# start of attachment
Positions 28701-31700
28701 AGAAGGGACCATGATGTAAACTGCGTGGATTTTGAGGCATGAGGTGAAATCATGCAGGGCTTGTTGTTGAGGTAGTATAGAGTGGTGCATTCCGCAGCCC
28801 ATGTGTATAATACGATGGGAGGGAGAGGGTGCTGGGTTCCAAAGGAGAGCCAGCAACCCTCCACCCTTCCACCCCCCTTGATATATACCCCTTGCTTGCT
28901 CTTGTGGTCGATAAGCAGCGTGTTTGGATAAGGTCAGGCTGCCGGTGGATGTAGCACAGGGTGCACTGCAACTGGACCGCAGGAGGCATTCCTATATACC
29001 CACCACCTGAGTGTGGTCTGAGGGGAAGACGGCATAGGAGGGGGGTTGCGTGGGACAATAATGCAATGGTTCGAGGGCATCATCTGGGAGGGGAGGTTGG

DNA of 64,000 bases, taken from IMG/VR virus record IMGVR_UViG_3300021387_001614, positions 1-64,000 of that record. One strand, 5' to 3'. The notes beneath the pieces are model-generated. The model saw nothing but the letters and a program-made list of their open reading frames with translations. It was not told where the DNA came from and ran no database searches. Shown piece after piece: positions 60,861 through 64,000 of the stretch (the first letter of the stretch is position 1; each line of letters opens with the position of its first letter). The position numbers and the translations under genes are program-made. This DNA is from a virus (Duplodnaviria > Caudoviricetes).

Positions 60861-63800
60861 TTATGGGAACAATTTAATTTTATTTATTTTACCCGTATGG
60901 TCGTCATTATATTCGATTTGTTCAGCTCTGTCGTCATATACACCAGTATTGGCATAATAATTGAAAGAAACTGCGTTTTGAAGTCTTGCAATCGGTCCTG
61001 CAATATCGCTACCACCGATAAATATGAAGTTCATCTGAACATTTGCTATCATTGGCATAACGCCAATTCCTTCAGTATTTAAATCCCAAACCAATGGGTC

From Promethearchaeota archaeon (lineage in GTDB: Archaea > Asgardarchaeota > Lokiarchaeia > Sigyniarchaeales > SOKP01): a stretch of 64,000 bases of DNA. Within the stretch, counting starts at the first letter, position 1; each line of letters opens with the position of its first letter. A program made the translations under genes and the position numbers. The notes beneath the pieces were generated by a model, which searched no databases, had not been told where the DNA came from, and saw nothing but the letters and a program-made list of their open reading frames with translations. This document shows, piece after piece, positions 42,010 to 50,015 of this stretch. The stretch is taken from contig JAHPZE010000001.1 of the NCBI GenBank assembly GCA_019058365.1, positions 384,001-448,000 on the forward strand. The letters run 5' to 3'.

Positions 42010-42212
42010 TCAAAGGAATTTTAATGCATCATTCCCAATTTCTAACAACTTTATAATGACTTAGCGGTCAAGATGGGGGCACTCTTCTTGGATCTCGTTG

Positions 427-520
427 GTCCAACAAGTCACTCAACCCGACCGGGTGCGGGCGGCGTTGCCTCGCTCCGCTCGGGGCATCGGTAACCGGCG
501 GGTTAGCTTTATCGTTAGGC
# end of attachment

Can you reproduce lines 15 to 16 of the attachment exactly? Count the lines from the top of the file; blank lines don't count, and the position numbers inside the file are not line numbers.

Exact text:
427 GTCCAACAAGTCACTCAACCCGACCGGGTGCGGGCGGCGTTGCCTCGCTCCGCTCGGGGCATCGGTAACCGGCG
501 GGTTAGCTTTATCGTTAGGC